Anderson finds Titanic connection on China cruise

Though he's no longer involved with the Rail Museum, Garry Anderson's interest in heritage preservation hasn't waned.

After a lifetime of studying and preserving high-end passenger train cars, Garry Anderson called it a career with the Canadian Museum of Rail Travel in 2013.

Now retired, he has the time to make all the trips he’s planned over the years.

One of the latest trips includes an upcoming trip to China in April, which is a group event organized through Uniglobe Direct Travel.

Though he’s no longer involved with the Rail Museum, his interest in heritage preservation hasn’t waned.

The group trip includes a trans-Pacific voyage on the ‘Millennium’ cruise ship, which features some interesting historical preservation, as well as a personal connection to his family heritage, according to Anderson.

His grandmother was scheduled to sail on the Titanic for the return voyage from New York back to Southampton en route to Europe, however, that didn’t happen after the ship struck an iceberg and sank in April 1912.

The Titanic had a sister ship, the Olympic, which was finished a year earlier and sailed until 1935 before being scrapped in 1937. The Olympic featured the ‘A la Carte Restaurant’ which had wood paneling preserved after the ship’s demolition, and is now a part of the Millennium cruise ship — the same vessel that will carry the Uniglobe travel group across the Pacific Ocean to China.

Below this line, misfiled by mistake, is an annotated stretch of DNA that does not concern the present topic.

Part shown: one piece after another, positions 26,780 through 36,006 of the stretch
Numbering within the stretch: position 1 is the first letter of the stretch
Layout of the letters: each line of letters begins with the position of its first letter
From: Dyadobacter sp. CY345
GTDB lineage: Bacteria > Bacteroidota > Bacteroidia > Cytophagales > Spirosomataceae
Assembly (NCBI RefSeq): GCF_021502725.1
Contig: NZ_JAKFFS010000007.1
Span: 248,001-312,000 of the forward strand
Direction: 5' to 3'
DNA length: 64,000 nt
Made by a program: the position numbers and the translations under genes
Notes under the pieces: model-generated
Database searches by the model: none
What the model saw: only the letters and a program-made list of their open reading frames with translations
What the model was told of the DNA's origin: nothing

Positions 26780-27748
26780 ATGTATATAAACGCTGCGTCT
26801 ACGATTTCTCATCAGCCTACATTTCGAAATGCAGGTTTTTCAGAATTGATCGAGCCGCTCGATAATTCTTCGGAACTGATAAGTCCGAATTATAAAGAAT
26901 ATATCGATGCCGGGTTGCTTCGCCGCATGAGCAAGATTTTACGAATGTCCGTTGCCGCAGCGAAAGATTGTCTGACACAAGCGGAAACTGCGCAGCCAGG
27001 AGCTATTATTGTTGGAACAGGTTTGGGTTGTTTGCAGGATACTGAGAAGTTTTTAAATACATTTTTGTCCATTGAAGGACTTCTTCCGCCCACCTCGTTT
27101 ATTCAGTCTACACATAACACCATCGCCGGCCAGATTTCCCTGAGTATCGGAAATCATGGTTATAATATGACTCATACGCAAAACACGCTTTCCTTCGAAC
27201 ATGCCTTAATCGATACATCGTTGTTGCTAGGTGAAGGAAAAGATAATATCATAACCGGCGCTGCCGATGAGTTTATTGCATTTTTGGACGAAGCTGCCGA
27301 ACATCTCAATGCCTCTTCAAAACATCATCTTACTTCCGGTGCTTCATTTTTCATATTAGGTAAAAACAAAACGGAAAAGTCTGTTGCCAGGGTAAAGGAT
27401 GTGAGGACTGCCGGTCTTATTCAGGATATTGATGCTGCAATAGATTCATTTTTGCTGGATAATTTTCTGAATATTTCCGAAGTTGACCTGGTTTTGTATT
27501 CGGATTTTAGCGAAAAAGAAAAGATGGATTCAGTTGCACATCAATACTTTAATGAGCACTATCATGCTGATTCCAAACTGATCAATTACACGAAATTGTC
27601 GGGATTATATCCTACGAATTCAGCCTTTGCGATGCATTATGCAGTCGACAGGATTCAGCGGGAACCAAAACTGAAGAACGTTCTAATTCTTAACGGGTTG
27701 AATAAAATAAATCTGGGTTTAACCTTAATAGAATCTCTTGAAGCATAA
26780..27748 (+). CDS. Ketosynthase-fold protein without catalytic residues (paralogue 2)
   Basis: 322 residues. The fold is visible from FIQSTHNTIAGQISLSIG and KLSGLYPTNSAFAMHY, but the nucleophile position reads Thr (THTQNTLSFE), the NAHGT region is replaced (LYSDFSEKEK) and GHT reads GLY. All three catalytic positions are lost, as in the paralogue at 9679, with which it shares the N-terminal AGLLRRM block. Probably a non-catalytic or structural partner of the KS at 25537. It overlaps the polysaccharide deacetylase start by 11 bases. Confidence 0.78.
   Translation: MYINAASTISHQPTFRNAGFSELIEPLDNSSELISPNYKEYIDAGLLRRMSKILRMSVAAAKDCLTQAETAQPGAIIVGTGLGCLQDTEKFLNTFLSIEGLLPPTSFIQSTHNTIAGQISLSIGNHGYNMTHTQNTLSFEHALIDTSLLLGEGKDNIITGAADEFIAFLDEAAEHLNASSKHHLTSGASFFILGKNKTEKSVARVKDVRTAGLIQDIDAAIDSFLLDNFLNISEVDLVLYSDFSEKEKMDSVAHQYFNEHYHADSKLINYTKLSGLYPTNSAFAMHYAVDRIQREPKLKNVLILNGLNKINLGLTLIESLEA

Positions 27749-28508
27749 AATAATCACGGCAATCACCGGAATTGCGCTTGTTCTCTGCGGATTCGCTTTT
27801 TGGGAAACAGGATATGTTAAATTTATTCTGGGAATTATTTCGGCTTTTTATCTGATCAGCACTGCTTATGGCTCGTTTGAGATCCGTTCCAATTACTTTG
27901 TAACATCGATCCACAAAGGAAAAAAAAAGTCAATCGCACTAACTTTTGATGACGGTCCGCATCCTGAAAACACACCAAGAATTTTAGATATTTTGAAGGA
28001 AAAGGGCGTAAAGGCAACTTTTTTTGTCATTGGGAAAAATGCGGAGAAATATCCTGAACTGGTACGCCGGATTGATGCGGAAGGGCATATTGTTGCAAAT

“I found a reference to an Olympic restaurant — which is a heritage restaurant in the ship — specially placed with panels from the A la Carte restaurant of the Olympic, which is the sister ship of the Titanic, built a year earlier in 1911,” said Anderson.

“My interest stems from the fact that my grandmother — my mother’s mother — was 18 at the time and her parents were scheduled to take the Titanic back on it’s return maiden voyage…”

After the Olympic was scrapped in 1937, a hotel bought the wood panels and used them for decades until the construction of the Millennium cruise ship in the late 1990s.

“They’re absolutely spectacular panels,” said Anderson. “French walnut, in many ways similar to some of the cars we have with inlays, figuring, pearls. It’s a spectacular thing and it brings back the memories of what we had to do to restore the cars at the Canadian Museum of Rail Travel.”

The project to incorporate the panels into the heritage restaurant are reminiscent of the work Anderson did with the Royal Alexandra Hall.

“The Royal Alexandra Hall was more similar because the contents weren’t damaged, they just needed to be provided a new shell,” he said. “In the Olympic restaurant A la Carte’s case, the panels were already in good condition, coming right out of the ship and into the hotel. It didn’t suffer the ravages of time, they weren’t exposed to sun, rain or ups and downs of weather, so they were in as good of condition as could be expected right from the end days of the ship, which was about 25 years of use.”

The trip to China, which is a group event, includes a river cruise before a return trip from Shanghai back to Vancouver on the Millennium ship. There will be an information session on the trip on Wednesday, Sept. 3. Contact Kathy Holmes at for more information on the group tour.

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